- A week-by-week guide to the topics you will explore in this unit will be provided in your study materials.
- Audio-Video streaming
- Assignment 1 - Assignment 1 (40%)
- Assignment 2 - Assignment 2 (20%)
- Assignment 3 - Assignment 3 (40%)
Textbooks are subject to change within the academic year. Students are advised to purchase their books no earlier than one to two months before the start of a subject
You must have successfully completed the following subject(s) before starting this subject:
You must either have successfully completed the following subject(s) before starting this unit, or currently be enrolled in the following subject(s); or enrol in the following subject(s) to study at the same time or prior to this subject:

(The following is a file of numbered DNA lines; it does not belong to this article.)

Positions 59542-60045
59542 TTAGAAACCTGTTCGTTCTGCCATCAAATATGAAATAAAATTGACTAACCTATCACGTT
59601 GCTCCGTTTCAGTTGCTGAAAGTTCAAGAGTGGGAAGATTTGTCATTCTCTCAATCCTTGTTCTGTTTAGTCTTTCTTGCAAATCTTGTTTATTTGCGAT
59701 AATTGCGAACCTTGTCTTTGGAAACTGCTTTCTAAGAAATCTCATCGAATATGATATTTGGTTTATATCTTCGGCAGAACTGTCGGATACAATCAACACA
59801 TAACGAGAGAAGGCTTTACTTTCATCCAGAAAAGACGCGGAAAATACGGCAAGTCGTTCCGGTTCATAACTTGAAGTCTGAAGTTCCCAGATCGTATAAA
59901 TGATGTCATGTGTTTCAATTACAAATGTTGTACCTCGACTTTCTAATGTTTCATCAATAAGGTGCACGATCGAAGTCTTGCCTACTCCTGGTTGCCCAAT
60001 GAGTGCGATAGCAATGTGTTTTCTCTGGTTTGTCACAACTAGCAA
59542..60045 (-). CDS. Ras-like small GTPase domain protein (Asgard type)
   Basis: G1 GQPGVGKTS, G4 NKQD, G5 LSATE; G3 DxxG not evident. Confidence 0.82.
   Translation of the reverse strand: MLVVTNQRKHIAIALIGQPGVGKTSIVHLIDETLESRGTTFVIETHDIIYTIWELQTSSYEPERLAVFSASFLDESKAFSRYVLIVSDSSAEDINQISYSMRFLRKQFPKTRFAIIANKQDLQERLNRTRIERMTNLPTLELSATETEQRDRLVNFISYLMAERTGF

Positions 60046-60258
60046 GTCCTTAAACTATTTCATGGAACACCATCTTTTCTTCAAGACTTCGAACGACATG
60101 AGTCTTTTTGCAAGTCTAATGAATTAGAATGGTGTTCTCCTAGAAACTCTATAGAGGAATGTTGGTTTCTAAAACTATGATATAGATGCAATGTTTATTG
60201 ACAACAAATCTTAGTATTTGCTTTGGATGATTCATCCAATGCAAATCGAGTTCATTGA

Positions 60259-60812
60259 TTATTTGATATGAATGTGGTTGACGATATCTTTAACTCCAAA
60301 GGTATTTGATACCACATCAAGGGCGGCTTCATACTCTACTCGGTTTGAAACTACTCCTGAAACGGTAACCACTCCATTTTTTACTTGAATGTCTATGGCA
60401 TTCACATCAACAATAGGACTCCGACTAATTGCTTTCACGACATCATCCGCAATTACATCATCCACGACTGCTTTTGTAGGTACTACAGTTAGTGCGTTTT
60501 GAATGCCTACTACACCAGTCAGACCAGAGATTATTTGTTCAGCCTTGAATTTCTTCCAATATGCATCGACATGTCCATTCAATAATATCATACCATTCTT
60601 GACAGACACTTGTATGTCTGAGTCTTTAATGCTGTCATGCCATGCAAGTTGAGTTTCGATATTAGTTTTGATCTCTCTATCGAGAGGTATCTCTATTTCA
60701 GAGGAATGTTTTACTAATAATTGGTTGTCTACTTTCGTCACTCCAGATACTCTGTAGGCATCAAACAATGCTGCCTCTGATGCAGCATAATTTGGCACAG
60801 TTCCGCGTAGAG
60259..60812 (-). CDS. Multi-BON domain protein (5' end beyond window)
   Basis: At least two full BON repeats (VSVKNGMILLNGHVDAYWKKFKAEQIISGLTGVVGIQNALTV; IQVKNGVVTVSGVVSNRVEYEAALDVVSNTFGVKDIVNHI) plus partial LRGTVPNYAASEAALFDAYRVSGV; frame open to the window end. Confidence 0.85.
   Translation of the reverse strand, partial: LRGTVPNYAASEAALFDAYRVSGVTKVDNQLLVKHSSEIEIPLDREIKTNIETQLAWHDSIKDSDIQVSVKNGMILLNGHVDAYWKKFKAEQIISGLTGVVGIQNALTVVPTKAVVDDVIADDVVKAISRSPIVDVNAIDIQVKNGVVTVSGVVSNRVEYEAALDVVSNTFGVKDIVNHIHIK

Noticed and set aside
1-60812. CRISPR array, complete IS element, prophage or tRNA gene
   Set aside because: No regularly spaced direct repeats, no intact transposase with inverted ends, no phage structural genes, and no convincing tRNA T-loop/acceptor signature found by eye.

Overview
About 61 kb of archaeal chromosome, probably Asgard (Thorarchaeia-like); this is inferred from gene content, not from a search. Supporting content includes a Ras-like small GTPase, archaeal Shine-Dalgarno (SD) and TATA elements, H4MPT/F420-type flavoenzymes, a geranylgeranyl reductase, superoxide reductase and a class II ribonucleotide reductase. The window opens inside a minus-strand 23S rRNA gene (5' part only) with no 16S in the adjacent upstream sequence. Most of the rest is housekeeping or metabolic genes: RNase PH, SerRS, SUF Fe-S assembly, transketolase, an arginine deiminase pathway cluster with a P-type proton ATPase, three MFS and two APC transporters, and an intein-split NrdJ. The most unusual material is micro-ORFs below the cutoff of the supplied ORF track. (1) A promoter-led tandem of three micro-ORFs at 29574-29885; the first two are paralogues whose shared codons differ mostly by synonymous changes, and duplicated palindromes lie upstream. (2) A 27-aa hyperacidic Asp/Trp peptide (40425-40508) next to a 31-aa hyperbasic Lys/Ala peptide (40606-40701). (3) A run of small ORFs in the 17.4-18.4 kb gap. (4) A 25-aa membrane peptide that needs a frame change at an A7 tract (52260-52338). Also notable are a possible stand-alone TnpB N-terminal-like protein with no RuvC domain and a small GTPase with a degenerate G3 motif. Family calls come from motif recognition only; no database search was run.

No special requirements
New ways of approaching traditional legal problems are being introduced into Australian civil and criminal justice system.
These new methods are underpinned by theories of procedural justice, restorative justice, therapeutic jurisprudence and the availability of new technology. New strategies to address access to justice, appropriate dispute resolution and the rise of self-represented litigants are also emerging. An understanding of the development of legal policy and the role policy can play in law reform is valuable
when considering innovation in the justice system.
Additionally, ethical dilemmas relating to innovation are important for future legal practitioners to consider. This degree will explore the ways innovations are developed in the Australian Justice System and assist you to critically engage with policy development and ethical concerns that may arise when developing innovative solutions.